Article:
The racial and ethnic representation of individuals in the workforce is not comparable to that in the general population. In 2010, African Americans constituted 12.6% of the US population. However, African Americans represented less than 5% of PhD recipients in 2010; African American women comprised less than 1% of the degrees awarded in that same year. These disappointing statistics have sparked conversations regarding the retention of underrepresented groups with a focus on what helps to ensure these individuals will transition through the science, technology, engineering, and mathematics (STEM) pipeline. This chapter provides insight into the elements of the Spelman College learning environment that empower women of African descent to become agents of their success while facilitating their movement through the STEM pipeline. The chapter focuses on interventions and resources developed in the Chemistry and Biochemistry Department to foster student-centered learning. Described herein are cocurricular strategies and course-based interventions are used synergistically to enhance student outcomes. The approach to curricular innovation is framed by theories related to community of inquiry (CoI), metacognition, agency, and self-regulated learning. Strategic institutional investments have underpinned these efforts. In addition to providing a snapshot of student outcomes, the authors discuss lessons learned along with the realities of engaging in this type of intellectual work to elucidate the feasibility of adopting similar strategies at other institutions.
Lecture activities reported herein have been funded in part by grants from the NSF: the HBCU-UP Targeted Infusion Project Award No. HRD-1332575 and the Improving Undergraduate STEM Education: Education and Human Resources Award No. 1626002. Funding was also provided, in part, by the Howard Hughes Medical Institute Award No. 52007559. Lab activities have been funded, in part, through the Associated Colleges of the South Grant Program and the Proctor & Gamble Higher Education Grant Program. Corporate funding was also provided by Corning, Incorporated. Additional funding and support were provided by Spelman College through the Teaching Research and Resources Center and the Gordon-Zeto Center for Global Education.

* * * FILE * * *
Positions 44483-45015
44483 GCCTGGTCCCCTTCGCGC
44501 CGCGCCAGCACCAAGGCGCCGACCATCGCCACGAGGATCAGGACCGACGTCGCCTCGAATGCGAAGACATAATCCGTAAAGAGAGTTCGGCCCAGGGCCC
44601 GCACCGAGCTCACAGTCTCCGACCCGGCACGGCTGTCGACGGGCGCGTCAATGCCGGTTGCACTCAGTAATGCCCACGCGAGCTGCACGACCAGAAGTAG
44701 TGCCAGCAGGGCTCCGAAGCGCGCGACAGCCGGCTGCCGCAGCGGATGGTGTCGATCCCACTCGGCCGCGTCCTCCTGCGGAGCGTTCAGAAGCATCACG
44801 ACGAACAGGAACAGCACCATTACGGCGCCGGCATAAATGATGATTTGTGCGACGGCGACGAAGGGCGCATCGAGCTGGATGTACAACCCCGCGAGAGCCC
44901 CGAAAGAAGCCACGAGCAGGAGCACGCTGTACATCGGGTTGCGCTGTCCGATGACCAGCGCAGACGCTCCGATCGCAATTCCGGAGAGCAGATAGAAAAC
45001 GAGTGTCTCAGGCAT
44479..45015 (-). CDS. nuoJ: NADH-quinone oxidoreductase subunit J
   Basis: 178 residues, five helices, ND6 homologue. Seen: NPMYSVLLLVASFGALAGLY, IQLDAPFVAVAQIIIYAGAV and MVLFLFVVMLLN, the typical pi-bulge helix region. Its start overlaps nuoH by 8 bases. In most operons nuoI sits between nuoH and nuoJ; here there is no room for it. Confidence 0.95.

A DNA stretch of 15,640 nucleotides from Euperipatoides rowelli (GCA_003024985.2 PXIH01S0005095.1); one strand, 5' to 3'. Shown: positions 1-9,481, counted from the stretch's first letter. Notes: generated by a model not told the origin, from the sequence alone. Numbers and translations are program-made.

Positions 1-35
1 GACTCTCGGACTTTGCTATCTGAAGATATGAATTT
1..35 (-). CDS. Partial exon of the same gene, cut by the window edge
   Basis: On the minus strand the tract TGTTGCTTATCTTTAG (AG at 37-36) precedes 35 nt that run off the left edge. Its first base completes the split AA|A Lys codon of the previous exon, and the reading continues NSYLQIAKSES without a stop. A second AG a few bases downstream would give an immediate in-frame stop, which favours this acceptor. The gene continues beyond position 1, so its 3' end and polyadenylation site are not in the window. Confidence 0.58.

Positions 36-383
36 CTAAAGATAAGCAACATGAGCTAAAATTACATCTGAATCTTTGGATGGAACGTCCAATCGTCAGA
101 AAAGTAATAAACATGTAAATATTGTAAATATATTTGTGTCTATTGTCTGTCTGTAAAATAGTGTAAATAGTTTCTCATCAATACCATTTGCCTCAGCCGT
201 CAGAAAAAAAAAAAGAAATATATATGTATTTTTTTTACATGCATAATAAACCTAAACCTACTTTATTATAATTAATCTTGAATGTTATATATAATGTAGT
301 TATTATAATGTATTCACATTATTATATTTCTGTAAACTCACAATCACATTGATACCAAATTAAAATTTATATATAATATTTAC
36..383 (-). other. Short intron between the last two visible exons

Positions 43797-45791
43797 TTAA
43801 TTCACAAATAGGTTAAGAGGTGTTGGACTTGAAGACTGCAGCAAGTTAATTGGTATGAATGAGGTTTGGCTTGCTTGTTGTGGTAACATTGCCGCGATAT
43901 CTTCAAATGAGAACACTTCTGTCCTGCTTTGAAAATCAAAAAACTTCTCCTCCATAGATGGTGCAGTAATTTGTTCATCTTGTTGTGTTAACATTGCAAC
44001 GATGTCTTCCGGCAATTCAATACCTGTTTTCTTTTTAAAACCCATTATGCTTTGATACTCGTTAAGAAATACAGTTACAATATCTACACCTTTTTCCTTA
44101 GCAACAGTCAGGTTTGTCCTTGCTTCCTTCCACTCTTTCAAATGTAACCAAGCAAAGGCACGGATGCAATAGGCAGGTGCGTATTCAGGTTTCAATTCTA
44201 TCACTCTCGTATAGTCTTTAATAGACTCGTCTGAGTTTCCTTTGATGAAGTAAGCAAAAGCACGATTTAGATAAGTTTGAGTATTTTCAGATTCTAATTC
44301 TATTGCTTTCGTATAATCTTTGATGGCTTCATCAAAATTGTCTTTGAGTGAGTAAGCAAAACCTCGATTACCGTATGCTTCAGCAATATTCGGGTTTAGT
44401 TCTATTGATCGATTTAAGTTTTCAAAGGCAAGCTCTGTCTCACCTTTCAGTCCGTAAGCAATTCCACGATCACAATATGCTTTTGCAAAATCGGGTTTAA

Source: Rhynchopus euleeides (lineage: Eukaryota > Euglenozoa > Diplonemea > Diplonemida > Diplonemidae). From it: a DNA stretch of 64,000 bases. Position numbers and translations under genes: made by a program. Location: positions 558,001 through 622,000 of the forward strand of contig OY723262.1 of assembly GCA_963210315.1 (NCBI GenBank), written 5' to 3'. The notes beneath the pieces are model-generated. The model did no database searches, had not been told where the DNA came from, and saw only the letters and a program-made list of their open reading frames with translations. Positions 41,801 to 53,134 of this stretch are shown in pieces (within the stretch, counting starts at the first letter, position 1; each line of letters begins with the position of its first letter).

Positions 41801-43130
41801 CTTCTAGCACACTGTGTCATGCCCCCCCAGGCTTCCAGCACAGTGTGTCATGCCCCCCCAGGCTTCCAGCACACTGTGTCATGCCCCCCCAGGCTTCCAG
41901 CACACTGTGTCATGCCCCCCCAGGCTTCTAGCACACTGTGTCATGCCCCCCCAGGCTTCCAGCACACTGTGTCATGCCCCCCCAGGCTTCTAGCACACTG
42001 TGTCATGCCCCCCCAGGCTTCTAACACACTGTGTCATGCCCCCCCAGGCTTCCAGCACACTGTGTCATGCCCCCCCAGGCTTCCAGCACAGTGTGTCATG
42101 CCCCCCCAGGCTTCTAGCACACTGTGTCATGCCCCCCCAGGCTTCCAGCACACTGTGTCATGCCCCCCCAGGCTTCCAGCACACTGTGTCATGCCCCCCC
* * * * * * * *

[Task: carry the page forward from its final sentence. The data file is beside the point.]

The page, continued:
The authors are appreciative to Dr Myra Burnett, Vice President of Institutional Effectiveness, for reviewing the initial chapter draft. The authors would also like to thank Lakesha Stevenson (Internal Evaluation Services), Dimeji Togunde and Rokhaya Falls (Gordon-Zeto Center for Global Education), John Brown (Registrar), and James Sanders (Office of Institutional Effectiveness) for providing a portion of the data reported here.
The department is grateful to the anonymous donor whose generous support produced the endowment for Chemistry and Biochemistry Scholars.
Winfield, L., Hibbard, L., Jackson, K. and Johnson, S. (2019), "Cultivating Agency through the Chemistry and Biochemistry Curriculum at Spelman College", Broadening Participation in STEM (Diversity in Higher Education, Vol. 22), Emerald Publishing Limited, pp. 153-181. https://doi.org/10.1108/S1479-364420190000022007Download as .RIS
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